Now I think I understand the distinction you are trying to make. But this is a really complicated area. I do agree that to say that only the mature believers just doesn’t seem quite right. I suppose the distinguishing mark is Sin. Do they obey Gods commandments. Do they want to obey God’s commandments. Do they confess sins. Do they not practice sin as a lifestyle? I suppose what you are suggesting is that if you answered yes to the above questions but still wasted a lot of time, brought forth hardly any fruit, hung around with bad company and really didn’t show yourself to be much of a christian at all you could indeed be saved. Well yea I’d probably say that was a baby Christian wasn’t maturing but still did indeed shun sin and want to walk in Holiness.

  2. April 28, 2011 at 11:30 am

    Yes, I agree with what you’re saying. One of the points I’ve tried to make here, is that the two sides are talking about different things — and that in some of the rhetoric I think the “sides” have misrepresented each other. (I don’t know about Zane Hodges, that particular view has gone too far extreme from what I know of it.) The Ryrie / S. Lewis Johnson view does not agree with questionable methods of evangelism and easy-believism, and does not believe that such carnal Christianity is a good idea and something okay and pleasing to God, but rather that such believers are not pleasing to God and will often experience discipline for their waywardness.

    As SLJ noted back in 1989 (when MacArthur had published the first edition of his book), there were places in that book where MacArthur was inconsistent and unclear as to “how much” a Christian’s life should show evidences: some places MacArthur indicated we needed to have 100% commitment, but elsewhere he backed off on the quantity. I haven’t actually read that book, and MacArthur later published a revision, but it still seems that the MacArthur Lordship side is talking about something else, which Ryrie and related are not at all advocating. The link I referenced, stating S. Lewis Johnson’s closing remarks, is something I find quite helpful for keeping the right perspective.

  3. Peter
    April 29, 2011 at 5:47 pm

    Issues like these seem pretty difficult to reconcile sometimes. I look at passages like Heb 12:14 and you wonder did Lot pursue sanctification certainly doesn’t seem like it. Did Solomon have ongoing sins of idolatry and polygamy.

  4. Rayn
    April 29, 2011 at 11:22 pm

    Yeah, Lot would appear by most standards to be habbitually practicing sin, but I suppose our standards aren’t God’s. I comment on Lot everytime I come to him that we cannot deny that there definitely WAS fruit, but honestly it even looks like God all but forced him to leave Sodom. But of course Peter points out the main point of the Biblical account of Lot’s biography: “then the Lord knows how to rescue the godly from temptation, and to keep the unrighteous under punishment for the day of judgement, and especially those who indulge the flesh in its corrupt desires and despise authority” (2 Peter 2:9-10). It’s significant to note that almost everytime Sodom is mentioned in a sermon it’s usually a passing remark about how their sins were open and we’re headed on the same track, but really what we should get out of it is that God destroyed an entire city to preserve his child. Not only that but Lot can’t Biblically be counted among “those who indulge the flesh” habitually because he wasn’t reserved for judgement.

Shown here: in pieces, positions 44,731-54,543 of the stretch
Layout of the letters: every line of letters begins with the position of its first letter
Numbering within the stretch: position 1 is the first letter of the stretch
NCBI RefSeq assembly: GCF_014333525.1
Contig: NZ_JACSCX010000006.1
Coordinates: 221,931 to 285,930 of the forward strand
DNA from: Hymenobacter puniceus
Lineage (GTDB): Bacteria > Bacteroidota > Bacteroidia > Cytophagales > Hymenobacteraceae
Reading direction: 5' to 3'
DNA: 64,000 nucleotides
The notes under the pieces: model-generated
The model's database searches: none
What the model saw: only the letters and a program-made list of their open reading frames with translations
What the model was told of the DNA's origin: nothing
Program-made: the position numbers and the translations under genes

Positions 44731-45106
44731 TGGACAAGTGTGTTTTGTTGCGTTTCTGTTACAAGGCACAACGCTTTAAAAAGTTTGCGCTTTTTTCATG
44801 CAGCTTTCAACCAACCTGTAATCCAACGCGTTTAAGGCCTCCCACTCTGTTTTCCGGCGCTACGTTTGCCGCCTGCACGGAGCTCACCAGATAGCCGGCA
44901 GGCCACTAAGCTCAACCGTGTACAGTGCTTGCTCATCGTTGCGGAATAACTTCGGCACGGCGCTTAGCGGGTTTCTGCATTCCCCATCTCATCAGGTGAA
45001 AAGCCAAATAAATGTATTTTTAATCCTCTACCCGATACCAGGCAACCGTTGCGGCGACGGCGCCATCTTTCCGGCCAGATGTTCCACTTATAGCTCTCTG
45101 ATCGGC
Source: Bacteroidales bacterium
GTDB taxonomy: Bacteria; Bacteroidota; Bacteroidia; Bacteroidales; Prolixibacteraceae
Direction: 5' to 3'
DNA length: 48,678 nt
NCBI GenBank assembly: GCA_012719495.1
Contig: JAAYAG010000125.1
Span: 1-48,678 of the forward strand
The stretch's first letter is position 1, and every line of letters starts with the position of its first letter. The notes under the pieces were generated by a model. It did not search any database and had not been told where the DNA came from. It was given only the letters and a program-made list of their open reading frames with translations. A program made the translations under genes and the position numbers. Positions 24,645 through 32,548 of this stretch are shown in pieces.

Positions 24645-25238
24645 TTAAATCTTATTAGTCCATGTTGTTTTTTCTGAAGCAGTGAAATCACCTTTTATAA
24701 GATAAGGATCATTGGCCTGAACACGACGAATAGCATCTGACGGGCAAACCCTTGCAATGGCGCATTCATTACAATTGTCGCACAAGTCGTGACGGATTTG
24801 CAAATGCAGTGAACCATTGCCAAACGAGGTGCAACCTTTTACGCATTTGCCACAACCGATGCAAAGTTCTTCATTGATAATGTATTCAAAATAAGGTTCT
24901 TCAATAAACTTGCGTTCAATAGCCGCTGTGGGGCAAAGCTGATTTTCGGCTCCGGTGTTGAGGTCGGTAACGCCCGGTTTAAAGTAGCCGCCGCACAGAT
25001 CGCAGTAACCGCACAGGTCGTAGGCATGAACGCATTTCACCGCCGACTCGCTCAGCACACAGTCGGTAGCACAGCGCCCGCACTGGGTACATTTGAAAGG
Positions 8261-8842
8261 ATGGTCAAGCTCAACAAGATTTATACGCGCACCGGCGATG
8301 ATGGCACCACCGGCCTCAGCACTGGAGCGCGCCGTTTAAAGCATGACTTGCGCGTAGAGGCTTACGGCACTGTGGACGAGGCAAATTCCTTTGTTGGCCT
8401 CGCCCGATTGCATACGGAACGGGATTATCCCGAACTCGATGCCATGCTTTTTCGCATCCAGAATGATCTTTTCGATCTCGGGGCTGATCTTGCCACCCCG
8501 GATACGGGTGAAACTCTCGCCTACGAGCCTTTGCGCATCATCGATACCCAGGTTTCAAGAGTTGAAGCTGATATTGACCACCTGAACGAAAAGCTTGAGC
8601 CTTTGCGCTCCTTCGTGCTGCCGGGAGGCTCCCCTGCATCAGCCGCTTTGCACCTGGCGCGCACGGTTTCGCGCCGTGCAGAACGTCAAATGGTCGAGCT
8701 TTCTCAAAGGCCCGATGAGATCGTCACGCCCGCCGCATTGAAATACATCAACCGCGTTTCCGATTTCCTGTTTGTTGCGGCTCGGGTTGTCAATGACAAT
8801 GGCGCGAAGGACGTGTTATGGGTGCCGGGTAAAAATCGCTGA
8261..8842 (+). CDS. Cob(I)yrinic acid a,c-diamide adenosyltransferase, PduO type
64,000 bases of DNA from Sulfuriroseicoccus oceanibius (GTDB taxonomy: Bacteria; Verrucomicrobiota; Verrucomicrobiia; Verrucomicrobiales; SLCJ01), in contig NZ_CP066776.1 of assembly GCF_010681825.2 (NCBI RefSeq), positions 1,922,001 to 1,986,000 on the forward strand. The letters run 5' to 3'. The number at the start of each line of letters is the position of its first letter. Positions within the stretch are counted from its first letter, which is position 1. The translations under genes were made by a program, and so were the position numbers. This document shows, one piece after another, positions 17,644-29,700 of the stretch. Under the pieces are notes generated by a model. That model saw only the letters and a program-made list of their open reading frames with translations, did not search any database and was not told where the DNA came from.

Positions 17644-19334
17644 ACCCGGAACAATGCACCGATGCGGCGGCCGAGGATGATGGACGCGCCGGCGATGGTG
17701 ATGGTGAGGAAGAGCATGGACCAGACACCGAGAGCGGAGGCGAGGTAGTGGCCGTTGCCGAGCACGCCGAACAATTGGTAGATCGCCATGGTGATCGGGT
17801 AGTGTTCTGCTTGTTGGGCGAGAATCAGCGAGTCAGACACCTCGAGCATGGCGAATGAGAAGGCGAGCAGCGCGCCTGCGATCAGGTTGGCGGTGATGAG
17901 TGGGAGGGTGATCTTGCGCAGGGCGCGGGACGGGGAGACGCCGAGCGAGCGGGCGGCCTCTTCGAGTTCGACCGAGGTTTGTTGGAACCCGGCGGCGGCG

5. May 26, 2011 at 9:46 am

    “is it really scriptural to say that only mature believers are truly saved?”

    Nope, not at all. I certainly don’t believe that, and I have not read of any proponents who likewise teach it. I pretty much agree with what Peter said in his first comment.

  6. May 26, 2011 at 10:56 am

    Yes. I think some of the confusion involves the different ways of expressing scriptural truth — but at least some of the rhetoric associated with “Lordship Salvation” comes across (to those just hearing about it) as not distinguishing between those who truly are not saved (due to questionable evangelism methods), and those who are saved but acting very immature like Lot the carnal Christian. Or, the difference between Lot and Lot’s wife.

    The differences also come out though, in how Bible teachers treat certain passages, such as the Matthew text cited above: is that text really saying that all Christians by definition are maturing, discipled Christians? Or is the text talking about what comes after salvation, the sanctification / maturing process? A minor distinction in practical terms, I agree. Either way, all believers certainly should aspire to greater understanding, to “come after me” in discipleship after “coming to” Christ in the first place — and those who don’t will come under divine discipline in their lives.